What is the FCC Rule 79.1 (& How to Comply)?
Updated: February 26, 2018
3Play Media’s closed captioning service complies with the quality standards established by the FCC for accuracy, synchronicity, completeness, and placement as set forth in the FCC’s rules at 47 C.F.R. § 79.1(j)(2). We also comply with the best practices set forth in the FCC’s rule 79.1(k)(4) for offline captioning.
What is Rule 79.1?
FCC code 79.1 is a federal regulation for closed captioning of video programming. It can be found online in the Electronic Code of Federal Regulations (C.F.R.), under:
Title 47 -Telecommunication
> Chapter 1 – Federal Communications Commission
> > Subcapter C – Broadcast Radio Services
> > > Part 79 – Accessibility of Video Programming
> > > > §79.1 – Closed captioning of televised video programming.
Here’s a rough summary of each subheader in the rule:
Important terms are defined, such as the difference between ‘video programming provider’ vs. ‘video programming distributor,’ or ‘live programming’ vs. ‘near-live’ or ‘prerecorded programming.’
b. Requirements for closed captioning of video programming
“Video programming distributors must provide closed captioning for nonexempt video programming” according to a schedule. Since January 1, 2006, all new English programming must be captioned. Since January 1, 2010, all new Spanish video programming must be captioned.
c. Obligation to pass through captions of already captioned programs; obligation to maintain equipment and monitor for captions.
This puts the onus on video programming distributors to ensure content is aired with adequate captioning.
d. Exempt programs and providers
Certain video programs and their providers are exempt from the normal closed caption regulations. Some reasons for exemptions include:
- Programming subject to prior contractual captioning restrictions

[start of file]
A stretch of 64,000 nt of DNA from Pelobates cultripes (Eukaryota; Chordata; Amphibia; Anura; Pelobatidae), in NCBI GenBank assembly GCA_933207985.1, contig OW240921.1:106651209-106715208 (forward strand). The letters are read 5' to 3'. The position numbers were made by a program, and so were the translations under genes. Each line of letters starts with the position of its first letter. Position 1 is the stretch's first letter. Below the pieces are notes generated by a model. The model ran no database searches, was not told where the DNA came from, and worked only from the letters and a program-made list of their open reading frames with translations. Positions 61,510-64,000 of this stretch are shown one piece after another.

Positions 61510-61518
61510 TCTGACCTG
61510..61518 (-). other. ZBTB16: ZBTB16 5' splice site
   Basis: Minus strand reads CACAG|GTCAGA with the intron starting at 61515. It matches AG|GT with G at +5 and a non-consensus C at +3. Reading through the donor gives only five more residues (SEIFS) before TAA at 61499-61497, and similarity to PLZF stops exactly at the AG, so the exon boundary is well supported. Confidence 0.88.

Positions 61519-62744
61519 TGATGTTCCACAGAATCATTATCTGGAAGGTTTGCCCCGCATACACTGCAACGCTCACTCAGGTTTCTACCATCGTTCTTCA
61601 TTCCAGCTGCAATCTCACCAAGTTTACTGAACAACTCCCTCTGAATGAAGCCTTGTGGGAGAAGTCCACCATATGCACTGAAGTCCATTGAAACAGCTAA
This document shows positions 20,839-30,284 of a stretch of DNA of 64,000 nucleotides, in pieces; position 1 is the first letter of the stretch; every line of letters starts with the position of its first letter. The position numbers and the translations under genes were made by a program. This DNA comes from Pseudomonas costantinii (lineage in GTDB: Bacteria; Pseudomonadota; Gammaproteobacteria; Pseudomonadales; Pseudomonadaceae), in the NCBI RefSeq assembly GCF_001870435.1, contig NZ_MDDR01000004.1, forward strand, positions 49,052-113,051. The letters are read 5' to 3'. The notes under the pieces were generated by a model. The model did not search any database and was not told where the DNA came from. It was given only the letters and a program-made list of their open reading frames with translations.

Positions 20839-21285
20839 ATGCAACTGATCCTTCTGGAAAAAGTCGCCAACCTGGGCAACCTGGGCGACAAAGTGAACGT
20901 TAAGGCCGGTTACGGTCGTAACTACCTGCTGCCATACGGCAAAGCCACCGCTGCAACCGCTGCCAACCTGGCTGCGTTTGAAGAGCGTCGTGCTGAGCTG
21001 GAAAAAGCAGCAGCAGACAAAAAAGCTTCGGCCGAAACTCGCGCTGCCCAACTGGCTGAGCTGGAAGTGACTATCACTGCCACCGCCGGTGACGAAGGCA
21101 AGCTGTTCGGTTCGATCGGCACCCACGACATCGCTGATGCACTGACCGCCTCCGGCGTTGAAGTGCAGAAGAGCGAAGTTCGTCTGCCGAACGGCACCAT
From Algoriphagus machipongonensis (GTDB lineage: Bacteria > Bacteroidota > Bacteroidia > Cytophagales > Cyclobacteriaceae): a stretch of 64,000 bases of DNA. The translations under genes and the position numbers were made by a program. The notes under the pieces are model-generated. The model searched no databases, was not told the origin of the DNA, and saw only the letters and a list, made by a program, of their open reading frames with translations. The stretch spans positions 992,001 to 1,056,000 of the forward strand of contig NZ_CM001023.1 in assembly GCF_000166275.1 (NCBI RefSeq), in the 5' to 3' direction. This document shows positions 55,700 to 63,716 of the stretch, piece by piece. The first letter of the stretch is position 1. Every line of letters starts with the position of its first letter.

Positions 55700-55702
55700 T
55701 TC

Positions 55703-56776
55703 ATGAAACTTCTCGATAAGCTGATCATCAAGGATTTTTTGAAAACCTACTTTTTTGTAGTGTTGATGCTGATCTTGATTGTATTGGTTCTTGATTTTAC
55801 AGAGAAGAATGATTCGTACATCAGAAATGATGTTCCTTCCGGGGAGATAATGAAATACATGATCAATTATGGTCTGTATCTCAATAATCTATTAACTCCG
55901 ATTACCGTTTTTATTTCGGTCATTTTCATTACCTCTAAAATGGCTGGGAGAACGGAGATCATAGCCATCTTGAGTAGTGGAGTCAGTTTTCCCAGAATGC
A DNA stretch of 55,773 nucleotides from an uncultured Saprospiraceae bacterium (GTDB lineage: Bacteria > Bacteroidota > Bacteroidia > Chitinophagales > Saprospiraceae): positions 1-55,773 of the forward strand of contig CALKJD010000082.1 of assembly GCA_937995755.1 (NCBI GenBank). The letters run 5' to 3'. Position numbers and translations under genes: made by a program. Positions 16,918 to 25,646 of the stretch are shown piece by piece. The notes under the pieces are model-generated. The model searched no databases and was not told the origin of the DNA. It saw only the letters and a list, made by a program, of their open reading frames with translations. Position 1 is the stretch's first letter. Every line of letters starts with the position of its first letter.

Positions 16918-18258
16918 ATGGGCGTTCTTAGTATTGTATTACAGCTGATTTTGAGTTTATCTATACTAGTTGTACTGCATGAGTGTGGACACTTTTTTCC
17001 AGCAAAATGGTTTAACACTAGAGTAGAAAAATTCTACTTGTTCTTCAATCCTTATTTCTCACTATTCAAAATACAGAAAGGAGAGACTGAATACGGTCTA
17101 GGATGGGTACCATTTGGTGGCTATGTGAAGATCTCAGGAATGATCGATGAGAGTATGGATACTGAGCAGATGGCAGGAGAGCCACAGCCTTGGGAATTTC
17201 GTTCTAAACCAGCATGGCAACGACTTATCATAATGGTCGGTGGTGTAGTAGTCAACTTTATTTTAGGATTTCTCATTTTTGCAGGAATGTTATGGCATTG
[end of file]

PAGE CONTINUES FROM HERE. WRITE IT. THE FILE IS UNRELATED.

- FCC grants them a waiver
- Video content is not in Spanish nor English
- Audio content is displayed visually already through text or graphics
- Late-night TV aired between 2am-6am
- PSAs under 10 minutes long
- EBS programming
- Locally public interest non-news programming with no repeat value
- Primarily non-vocal music programming
This is not an exhaustive list. Be sure to read the full list of exemptions.
e. Responsibility for and determination of compliance
This section is broken into 11 parts that address specific circumstances for how and when entities comply with closed captioning rules. For example, open captions or subtitles in the language of the intended audience may be used in lieu of closed captions.
f. Procedures for exemptions based on economically burdensome standard
Video programmers or distributors may petition the FCC for an exemption on the basis of economic hardship. This relieves the provider of their closed captioning obligations if they would prove too financially burdensome.
g. Complaint procedures
This outlines the procedures by which consumers can lodge a complaint about insufficient closed caption compliance. The FCC recently revamped their consumer help center website, so submitting a complaint is easier than ever before.
h. Private rights of action prohibited.
The FCC has sole jurisdiction over handling complaints of violations of this rule.
i. Contact information
Video programming distributors must make contact information available to the FCC and to the public for the purposes of receiving and addressing closed captioning concerns raised by consumers.
j. Captioning quality obligation; standards
This section details the FCC’s standards for closed caption quality concerning accuracy, synchronicity, completeness, and placement. Broadcasters must provide near-perfect, or at least 99% accurate closed captions for an entire program, timed correctly and without obscuring important visual information onscreen.
k. Captioning Best Practices
The FCC recommends best practices for maintaining high quality captioning and efficient caption vendor workflow.
Other miscellaneous best practices address video transcription style (verbatim vs. clean read), captioning music lyrics, and real-time captioning.
Who Needs to Comply with the FCC’s Rule 79.1?
The FCC rule governs all television broadcast media aired in the United States. This includes all pre-recorded TV shows, movies, commercials, and clips. Rule 79.1 has slightly different standards for closed captioning live or nearly-live content.
The 21st Century Communications and Video Accessibility Act of 2010 (CVAA) extends the FCC’s closed captioning regulations to the web. That means that websites and web-streaming services like Hulu and Netflix need to provide closed captions for all video content that previously aired on US TV with captions.
How to Comply with Rule 79.1
The best way for a media broadcaster or distributor to comply the FCC’s rule 79.1 is to work with a professional closed captioning company that’s FCC-compliant. Your captioning vendor must be able to produce highly accurate video transcripts at scale, possibly with a tight turnaround time.
Help yourself to a free whitepaper on how to select a closed captioning company.
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